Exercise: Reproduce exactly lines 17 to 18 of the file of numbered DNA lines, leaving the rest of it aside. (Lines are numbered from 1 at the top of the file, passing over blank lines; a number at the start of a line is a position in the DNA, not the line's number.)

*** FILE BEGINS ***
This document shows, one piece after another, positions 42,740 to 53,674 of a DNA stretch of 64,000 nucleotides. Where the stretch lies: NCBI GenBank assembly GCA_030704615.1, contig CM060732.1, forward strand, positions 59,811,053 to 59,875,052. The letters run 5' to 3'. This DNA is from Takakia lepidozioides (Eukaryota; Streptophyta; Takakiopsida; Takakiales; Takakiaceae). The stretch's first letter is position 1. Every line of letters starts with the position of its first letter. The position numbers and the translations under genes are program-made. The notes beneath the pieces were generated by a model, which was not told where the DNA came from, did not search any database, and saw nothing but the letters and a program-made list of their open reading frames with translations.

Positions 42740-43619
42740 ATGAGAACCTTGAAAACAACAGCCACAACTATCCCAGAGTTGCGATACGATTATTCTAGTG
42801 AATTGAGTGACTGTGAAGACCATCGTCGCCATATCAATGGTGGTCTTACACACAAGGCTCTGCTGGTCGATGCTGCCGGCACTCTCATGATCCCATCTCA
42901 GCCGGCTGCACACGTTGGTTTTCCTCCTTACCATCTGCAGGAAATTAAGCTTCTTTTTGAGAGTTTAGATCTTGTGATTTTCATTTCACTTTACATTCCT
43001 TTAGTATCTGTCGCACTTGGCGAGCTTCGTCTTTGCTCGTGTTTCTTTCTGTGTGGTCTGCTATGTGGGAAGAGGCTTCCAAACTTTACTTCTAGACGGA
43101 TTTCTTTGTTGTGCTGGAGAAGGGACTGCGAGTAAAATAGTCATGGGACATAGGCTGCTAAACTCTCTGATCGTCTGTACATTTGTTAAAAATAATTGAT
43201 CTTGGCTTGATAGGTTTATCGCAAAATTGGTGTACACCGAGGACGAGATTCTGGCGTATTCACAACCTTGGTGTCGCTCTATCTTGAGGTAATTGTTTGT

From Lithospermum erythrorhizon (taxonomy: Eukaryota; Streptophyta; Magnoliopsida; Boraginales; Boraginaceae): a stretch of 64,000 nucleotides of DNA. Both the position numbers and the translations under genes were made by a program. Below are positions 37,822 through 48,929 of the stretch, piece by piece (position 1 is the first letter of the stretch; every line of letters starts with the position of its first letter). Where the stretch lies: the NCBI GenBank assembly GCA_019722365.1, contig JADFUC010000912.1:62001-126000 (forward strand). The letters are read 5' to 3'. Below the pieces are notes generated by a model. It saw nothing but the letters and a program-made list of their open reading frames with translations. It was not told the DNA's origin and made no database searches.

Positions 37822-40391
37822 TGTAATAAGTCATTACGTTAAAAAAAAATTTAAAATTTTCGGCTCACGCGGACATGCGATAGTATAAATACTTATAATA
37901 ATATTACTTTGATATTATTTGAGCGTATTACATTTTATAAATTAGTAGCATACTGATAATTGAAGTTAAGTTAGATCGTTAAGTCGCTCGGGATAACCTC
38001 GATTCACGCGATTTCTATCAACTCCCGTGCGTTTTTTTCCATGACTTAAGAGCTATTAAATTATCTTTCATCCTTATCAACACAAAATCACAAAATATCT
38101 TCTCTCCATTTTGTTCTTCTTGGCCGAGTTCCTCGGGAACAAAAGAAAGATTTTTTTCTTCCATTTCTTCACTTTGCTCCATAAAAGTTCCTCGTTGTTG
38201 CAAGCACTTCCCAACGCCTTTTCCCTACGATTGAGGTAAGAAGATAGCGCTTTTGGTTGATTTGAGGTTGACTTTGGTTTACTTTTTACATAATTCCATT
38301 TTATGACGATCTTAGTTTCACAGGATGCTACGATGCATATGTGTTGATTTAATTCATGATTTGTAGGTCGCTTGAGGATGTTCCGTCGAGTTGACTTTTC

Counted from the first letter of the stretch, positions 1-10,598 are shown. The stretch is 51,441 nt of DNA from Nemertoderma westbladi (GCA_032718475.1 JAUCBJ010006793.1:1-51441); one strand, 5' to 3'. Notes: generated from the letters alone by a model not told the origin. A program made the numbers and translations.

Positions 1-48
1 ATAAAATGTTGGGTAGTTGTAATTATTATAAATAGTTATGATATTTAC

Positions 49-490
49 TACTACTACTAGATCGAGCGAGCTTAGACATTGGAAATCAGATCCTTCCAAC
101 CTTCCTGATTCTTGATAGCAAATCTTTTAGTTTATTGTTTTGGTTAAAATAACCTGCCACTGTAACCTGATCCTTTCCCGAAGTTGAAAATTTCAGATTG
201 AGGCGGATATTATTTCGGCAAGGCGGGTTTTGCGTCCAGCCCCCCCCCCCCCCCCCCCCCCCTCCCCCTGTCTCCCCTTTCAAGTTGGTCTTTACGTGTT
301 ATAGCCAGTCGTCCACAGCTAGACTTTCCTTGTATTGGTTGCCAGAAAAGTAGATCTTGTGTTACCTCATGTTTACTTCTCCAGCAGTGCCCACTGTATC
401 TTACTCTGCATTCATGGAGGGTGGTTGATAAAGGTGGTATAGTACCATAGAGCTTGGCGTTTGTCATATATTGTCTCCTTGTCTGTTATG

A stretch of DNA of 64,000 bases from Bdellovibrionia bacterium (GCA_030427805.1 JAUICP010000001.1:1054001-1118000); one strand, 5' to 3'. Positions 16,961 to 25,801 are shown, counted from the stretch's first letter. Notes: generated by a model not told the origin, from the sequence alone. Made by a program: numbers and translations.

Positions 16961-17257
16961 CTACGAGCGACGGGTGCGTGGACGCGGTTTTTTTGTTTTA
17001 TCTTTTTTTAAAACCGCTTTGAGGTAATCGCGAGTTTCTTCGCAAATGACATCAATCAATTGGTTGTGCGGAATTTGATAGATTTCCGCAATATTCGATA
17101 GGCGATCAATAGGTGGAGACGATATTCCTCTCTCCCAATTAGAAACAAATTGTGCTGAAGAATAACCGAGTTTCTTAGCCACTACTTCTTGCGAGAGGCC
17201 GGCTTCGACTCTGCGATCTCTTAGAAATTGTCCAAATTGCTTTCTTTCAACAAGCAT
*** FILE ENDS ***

Counted from the first letter of the stretch, positions 1-10,598 are shown. The stretch is 51,441 nt of DNA from Nemertoderma westbladi (GCA_032718475.1 JAUCBJ010006793.1:1-51441); one strand, 5' to 3'. Notes: generated from the letters alone by a model not told the origin. A program made the numbers and translations.

Positions 1-48